Agricultural Revolution -- Ecology and Food Production in
West Africa", by Paul
Richards. Published by Hutchison University
Library, London, 192pp.
£7.50 ISBN 0 09 161320 5
Dr Richards holds that
agricultural research in developing countries is
generally out of touch with the needs of the majority of
can do more harm than good. While not an original view, it's
to hear it from an agricultural researcher.
Richards delivers a damning critique of the agricultural
whole approach to development: ethnocentric bias, elitism,
the inappropriateness of temperate-region techniques to the
ignorance or disregard of local ecological and sociological
inadequate field research and a lack of feedback.
All lead to hopelessly inappropriate research goals or,
preconceived and simplistic ideals disregarding complex and
ecological interactions, with disastrous results.
The ill-founded attempt to eradicate tsetse fly so that
farms (the European model) could replace the "wasteful" and
shifting agriculture preferred by peasant smallholders is a
point, and Richards provides a good analysis of this.
Similarly, the drive to mechanize has proved an expensive
elephant, and, often, so has irrigation -- one scheme saw
declining to a third of the levels the peasants had achieved
scheme was built.
Richards casts serious doubt on the prospects of current
initiatives such as the attempts to impose an Asian-style
Revolution on West Africa, with its "standard packages" of
high-yielding (or rather high-response) varieties plus
research is even more centralized, even less concerned with
conditions, and his analysis helps to explain why the scheme
so little ground.
His main thrust, however, is not merely a negative criticism
scientific establishment, but rather that the capabilities
peasants themselves have been grossly underrated.
He shows them to be ecologically aware, with sound reasons
of their techniques, and much given to experiment and
they have been ahead of the scientists: Richards details
where scientific studies have "re-invented" techniques
widespread among peasants.
He presents a convincing case that, viewed in its full
context, shifting cultivation, rather than a primitive stage
agricultural development and thus in dire need of
be the best option for farmers with an excess of land and a
The cultivators' "sloppy" land clearance emerges as an
device, while their "undisciplined" and "unhygienic"
practises (from 30 to 60 different crops per farm, with
variations) spread the risk of failure and confer benefits
pest-resistance, soil conservation, a varied diet and,
productive efficiency, without the insoluble labour
the more specialized approach the researchers generally
The shifting system itself is ecologically educational in
farmers to a variety of conditions -- demonstrated in the
adapt themselves to the tropical environment, so different
in its local
variations and ecological complexity from the temperate
researchers are more used to.
Lacking the population pressure and labour resources behind,
Asia's terracing and irrigation systems, West African
with nature, capitalizing on local diversity rather than
impose greater uniformity and control on the farming
Two case studies corroborate Richards' view that the
ecological sense and innovative talents are "one of the most
significant of rural Africa's resources", which development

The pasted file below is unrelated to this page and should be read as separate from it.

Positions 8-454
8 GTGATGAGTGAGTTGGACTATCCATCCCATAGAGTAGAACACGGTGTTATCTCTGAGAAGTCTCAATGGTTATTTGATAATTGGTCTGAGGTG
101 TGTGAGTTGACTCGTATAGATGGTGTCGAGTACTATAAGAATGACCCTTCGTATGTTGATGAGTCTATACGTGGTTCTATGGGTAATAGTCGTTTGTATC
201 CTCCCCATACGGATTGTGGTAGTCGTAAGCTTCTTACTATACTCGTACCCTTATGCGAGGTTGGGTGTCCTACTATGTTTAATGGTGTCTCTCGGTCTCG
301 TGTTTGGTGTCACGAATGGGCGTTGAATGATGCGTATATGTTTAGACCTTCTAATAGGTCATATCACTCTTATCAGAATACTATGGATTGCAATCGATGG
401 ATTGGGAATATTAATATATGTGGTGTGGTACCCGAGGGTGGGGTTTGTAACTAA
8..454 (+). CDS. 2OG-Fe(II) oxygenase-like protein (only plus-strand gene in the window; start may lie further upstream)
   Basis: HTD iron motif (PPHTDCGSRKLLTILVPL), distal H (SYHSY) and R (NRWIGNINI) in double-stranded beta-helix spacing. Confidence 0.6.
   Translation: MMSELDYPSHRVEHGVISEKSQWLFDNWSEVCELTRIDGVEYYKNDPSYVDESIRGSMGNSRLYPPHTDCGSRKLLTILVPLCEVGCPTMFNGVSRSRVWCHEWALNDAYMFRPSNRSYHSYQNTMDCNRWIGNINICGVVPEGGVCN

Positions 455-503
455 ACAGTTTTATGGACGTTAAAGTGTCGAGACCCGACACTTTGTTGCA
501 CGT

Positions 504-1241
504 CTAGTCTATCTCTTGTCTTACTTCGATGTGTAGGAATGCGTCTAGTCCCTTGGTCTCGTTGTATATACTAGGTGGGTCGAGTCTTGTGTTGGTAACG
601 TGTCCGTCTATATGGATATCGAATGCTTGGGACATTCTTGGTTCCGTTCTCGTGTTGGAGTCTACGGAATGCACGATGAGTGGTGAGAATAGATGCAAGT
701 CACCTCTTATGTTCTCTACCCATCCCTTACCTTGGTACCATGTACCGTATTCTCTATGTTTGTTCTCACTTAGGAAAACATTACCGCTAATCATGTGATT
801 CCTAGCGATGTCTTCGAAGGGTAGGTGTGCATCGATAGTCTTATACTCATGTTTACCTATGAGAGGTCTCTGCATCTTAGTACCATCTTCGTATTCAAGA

educational agencies must learn to tap.
However, poor communications in the rural hinterland
"invisibilility" of peasant initiative -- and the peasants
from long experience of taxes, demanding politicians and
relations with the towns, often mislead outsiders about
productivity, preferring the low profile of a "subsistence
Farmers are thus excluded from the process of research
design, find the
results irrelevant to their problems and continue to "rely
on their own
systems of knowledge and research procedures -- systems and
of which scientists in the 'formal' sector are often quite
best the two systems pass each other like ships in the
night. At worst
they duplicate effort, or compete destructively."
It is possible that Richards errs in the opposite direction
peers in his admiration for the peasants. For instance, a
criticism of the shifting cultivators' "slash-and-burn"
methods is that
they fail to return the organic matter to the soil, and
Richards is not
entirely convincing in countering this.
He seems to see humus merely as a provider of nutrients for
growth, ignoring its considerable role in increasing the
water retention of soils, both problems the peasants
He argues that composting is too slow and laborious, but
compost can be produced in a few weeks in tropical
farmers leave cut brush for several weeks to dry before
less laborious methods should not be beyond the capacities
inventive farmers, accustomed to integrating nature's
diversity and to
smoothing out labour needs. Composting would also avoid the
vulnerability of the "burn" to early rains.
Richards offers many useful suggestions, first among which
abandon the "top-down" approach. One of the best sections of
is his model Field Survey, a thoughtful, practical and
approach to how development should be tackled if projects
are not only
to "work" but to provide satisfactory answers to the
benefits?" and "at whose expense?".
He advocates "sideways extension" -- formal-sector
spreading the best local agricultural innovations -- and
research", where problem definition and much of the research
itself are handled by groups of farmers, with scientists
collaborators and consultants. The training of investigators
involve far more fieldwork and participation if they are to
more useful role of "catalysts and facilitators" rather than
Richards is not blind to the obstacles on the path he
proposes, but it
is the correct one if real development is to take place.